Groups and Singles
Female bushbuck, KwaZulu-Natal, South Africa.
Bushbuck are the smallest tragelaphines (spiral-horned antelope) in the Lowveld and in some areas are shy and secretive and in others quite common and conspicuous. In areas where there is a good supply of food and water, their homeranges can be as small as half a hectare and as a result, bushbuck may exist at relatively high densities. They are usually solitary or in small same-sexes groups or pairs although they do sometimes aggregate in open areas abutting their usual riparian thicket habitats.
They feed at night or early in the morning and late afternoon. A dominance hierarchy is maintained between members within a given area and like other tragelaphines is established through lateral display. Although they do not defend territories, bushbuck are known to be aggressive with one another and with other threats including humans even killing them in extreme cases. A loud deep resonating bark raises the alarm. The sound is not proportional to the size of the animal. Because they freeze when in danger and rely on their crypsis to conceal them, the bark is ventriloquial to put predators off. Bushbuck are remarkably strong swimmers. The calves have an exceptionally long lying-up period of 4 months.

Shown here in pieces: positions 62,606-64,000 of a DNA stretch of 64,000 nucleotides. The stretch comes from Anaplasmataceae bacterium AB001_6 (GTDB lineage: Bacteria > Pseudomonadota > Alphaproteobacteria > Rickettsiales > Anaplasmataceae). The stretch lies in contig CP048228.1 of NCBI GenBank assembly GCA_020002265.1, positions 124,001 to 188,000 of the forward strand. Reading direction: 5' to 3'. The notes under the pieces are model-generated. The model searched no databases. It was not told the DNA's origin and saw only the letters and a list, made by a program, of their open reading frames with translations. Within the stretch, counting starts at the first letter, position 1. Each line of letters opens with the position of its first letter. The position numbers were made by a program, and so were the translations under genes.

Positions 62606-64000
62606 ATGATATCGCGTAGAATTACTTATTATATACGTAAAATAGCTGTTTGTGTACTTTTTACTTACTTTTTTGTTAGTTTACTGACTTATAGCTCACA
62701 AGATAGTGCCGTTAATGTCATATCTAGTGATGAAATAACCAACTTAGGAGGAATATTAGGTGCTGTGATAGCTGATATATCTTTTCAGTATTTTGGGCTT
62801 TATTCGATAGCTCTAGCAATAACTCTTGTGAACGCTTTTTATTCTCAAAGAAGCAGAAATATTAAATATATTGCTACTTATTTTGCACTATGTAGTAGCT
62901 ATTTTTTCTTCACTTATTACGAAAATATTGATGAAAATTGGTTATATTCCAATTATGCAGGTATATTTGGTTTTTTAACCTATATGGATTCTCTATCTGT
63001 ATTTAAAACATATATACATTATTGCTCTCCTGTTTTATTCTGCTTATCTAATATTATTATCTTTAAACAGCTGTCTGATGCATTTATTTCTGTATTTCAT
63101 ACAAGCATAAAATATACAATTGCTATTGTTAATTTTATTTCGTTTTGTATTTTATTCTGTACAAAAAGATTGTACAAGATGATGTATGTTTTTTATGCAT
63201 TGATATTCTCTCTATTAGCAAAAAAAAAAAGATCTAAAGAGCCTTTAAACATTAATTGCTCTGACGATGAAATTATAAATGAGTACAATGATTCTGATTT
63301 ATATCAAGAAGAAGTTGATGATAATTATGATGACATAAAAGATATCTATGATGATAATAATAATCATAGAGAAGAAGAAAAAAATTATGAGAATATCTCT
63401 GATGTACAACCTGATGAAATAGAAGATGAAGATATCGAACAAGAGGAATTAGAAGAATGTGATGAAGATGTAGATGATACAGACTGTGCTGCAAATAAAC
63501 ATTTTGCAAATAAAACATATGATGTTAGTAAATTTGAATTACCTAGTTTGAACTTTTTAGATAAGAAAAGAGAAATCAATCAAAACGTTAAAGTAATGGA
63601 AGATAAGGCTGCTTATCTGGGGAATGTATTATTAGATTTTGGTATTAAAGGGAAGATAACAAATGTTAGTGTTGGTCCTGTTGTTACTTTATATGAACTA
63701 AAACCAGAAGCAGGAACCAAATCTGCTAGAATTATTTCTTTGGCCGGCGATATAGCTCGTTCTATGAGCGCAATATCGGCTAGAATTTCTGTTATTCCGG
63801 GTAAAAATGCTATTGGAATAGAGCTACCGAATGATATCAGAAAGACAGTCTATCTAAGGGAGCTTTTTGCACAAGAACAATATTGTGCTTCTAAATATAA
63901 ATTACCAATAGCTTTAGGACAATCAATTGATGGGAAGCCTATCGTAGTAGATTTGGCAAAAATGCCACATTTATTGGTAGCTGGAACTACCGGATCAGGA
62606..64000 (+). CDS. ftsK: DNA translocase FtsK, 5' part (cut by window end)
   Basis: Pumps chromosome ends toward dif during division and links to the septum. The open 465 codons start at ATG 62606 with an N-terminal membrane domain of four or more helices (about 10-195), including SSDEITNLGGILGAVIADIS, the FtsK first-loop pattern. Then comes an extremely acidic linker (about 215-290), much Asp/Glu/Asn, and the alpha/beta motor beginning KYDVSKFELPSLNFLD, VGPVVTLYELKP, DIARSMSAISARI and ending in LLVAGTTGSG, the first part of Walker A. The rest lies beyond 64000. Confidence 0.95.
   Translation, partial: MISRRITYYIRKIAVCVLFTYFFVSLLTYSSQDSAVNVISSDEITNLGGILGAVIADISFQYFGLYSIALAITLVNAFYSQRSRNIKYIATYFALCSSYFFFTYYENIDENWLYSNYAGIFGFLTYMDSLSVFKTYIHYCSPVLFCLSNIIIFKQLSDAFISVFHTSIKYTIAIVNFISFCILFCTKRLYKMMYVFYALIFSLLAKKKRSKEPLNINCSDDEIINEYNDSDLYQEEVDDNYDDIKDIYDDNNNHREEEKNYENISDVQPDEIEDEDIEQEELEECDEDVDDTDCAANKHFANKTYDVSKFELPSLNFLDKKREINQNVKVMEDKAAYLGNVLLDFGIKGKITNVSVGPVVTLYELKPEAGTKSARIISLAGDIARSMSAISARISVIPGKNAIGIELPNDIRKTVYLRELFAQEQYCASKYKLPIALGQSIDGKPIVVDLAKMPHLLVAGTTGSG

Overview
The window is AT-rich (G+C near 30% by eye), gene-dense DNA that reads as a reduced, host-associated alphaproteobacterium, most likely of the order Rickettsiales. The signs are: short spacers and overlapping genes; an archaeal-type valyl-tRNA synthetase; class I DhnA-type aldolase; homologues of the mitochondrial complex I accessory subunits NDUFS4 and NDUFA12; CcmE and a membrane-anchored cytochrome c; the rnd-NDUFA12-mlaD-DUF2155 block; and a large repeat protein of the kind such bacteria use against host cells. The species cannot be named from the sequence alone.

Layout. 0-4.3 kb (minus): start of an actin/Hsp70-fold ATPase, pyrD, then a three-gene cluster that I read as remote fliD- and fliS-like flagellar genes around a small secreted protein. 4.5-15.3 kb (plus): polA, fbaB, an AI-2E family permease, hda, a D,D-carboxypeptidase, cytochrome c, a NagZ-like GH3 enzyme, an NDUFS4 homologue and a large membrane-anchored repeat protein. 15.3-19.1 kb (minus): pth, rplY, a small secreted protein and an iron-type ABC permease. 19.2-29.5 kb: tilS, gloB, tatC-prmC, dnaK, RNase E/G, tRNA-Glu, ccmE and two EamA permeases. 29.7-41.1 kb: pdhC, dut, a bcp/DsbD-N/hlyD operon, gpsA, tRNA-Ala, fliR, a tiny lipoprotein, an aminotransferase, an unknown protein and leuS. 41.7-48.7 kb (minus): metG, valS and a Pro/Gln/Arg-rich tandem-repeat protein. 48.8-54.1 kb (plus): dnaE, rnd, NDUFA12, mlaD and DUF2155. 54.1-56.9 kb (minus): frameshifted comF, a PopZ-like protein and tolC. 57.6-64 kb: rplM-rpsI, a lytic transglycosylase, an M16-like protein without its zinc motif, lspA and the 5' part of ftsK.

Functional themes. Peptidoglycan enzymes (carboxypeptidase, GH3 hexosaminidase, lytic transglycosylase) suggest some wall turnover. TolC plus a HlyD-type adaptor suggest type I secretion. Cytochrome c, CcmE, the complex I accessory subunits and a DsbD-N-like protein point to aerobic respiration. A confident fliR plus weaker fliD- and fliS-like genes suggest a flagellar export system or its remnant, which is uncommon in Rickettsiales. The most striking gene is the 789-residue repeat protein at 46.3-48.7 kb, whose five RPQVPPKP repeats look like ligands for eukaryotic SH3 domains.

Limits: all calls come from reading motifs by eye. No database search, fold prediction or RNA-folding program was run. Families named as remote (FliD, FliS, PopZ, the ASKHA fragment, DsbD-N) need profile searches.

By Megan Emmett